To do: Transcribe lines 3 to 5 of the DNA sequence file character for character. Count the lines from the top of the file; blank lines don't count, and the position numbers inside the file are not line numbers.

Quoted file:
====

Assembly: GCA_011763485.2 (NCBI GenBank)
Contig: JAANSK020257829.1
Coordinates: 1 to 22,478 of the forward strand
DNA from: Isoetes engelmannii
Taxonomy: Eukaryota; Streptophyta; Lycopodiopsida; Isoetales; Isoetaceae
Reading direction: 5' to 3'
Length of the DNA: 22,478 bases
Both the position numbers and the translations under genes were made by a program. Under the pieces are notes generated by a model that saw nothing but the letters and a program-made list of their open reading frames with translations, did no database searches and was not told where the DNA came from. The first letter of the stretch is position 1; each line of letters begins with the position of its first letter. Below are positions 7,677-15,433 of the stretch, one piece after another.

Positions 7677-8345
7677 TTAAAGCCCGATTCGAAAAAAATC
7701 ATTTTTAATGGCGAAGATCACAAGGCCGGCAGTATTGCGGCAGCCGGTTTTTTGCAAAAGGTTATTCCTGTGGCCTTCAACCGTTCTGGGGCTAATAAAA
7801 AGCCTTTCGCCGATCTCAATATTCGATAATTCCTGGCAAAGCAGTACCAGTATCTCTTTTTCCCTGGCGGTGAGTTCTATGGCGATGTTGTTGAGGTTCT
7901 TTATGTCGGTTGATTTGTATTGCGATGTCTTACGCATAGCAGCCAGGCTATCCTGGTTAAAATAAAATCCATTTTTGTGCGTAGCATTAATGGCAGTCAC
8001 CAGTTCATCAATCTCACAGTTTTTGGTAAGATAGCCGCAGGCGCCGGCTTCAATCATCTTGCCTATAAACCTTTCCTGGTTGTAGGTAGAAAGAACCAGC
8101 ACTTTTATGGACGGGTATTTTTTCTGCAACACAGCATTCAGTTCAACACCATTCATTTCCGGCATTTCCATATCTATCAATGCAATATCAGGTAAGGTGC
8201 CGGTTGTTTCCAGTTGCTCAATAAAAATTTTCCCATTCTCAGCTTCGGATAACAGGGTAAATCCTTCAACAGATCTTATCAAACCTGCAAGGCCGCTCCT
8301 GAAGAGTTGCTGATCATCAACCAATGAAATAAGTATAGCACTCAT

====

Coordinates: 1 to 22,478 of the forward strand
DNA from: Isoetes engelmannii
Taxonomy: Eukaryota; Streptophyta; Lycopodiopsida; Isoetales; Isoetaceae